Mental Health

Ignoring suicide heightens stigma of mental illness

. June 18, 2006
I am writing regarding a small news item in the June 11 edition of the Sunday Rutland Herald and Times Argus that noted, “Hartford police have a long time policy of not identifying suicide victims.” We will know that we have overcome our deep discrimination against a mental illness such as major depression for what it is — an illness, like any other, which can be severe enough to sometimes result in death — when we no longer believe we have to hide suicide as a shameful secret.

As long as we still believe we must protect those who suffer from mental illness in ways that label them as different from those who die from other illnesses, we are still projecting our fears and ignorance, contributing to both public stigma and the terrifying obstacle it creates for those who need to seek treatment.

The outcome of that stigma against seeking treatment can be deadly, and we don’t even recognize the scope of the epidemic, because we refuse to identify the victims.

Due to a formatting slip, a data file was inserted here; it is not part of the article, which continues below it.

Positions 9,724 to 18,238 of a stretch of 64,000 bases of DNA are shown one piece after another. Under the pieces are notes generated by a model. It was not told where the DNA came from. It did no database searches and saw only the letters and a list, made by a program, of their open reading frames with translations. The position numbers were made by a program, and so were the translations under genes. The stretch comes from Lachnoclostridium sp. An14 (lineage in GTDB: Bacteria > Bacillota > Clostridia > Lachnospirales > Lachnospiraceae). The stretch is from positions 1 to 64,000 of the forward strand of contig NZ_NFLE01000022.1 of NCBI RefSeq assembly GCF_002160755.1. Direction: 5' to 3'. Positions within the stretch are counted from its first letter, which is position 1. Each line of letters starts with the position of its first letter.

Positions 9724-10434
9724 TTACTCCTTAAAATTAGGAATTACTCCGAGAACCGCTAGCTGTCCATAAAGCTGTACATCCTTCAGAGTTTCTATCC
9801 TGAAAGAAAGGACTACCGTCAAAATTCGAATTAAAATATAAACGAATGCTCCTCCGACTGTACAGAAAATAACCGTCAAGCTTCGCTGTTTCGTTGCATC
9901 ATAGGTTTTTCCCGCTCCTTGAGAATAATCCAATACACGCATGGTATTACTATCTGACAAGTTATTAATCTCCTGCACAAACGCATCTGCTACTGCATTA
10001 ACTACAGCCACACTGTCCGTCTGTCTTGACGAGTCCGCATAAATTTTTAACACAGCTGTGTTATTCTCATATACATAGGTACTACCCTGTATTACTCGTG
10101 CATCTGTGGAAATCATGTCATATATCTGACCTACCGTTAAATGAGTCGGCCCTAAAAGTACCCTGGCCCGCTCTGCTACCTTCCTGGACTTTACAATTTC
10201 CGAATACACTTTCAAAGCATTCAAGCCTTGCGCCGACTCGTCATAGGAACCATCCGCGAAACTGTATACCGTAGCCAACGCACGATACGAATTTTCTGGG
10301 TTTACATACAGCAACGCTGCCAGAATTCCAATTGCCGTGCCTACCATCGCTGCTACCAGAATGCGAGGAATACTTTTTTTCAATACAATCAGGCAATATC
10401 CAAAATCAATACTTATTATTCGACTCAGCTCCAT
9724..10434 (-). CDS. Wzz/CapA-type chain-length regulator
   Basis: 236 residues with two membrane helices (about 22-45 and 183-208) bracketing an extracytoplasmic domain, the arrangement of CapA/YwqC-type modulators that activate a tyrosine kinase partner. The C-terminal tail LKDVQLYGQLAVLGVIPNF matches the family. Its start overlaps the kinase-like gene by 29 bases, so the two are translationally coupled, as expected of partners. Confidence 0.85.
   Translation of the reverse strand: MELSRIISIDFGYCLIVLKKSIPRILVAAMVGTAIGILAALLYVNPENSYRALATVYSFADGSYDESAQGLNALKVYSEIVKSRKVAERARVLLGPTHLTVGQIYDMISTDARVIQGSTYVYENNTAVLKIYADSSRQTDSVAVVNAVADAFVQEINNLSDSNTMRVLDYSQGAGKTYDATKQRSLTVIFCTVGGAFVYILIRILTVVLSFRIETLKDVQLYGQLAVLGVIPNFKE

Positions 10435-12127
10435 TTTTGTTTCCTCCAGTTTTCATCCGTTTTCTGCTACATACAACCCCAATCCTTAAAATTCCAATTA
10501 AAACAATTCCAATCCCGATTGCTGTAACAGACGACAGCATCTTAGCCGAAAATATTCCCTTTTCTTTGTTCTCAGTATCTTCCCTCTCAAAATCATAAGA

On average, 78 Vermonters die by suicide each year compared to 14 who are victims of a homicide.

Among our younger adults, our most recent statistics from 2002 show that suicide is the second leading cause of death among those ages 15 to 34; it is the third leading cause of death for children ages 10 to 14. Overall, suicide is the eighth leading cause of death in Vermont (contrasted to 11th nationally.)

Even to the extent that we know the numbers, the people remain faceless victims. Keeping an illness in the closet will never help it be effectively addressed.

Rep. Anne Donahue


Anne Donahue is a member of the Human Services Committee and a mental health advocate who has a chronic mental illness.

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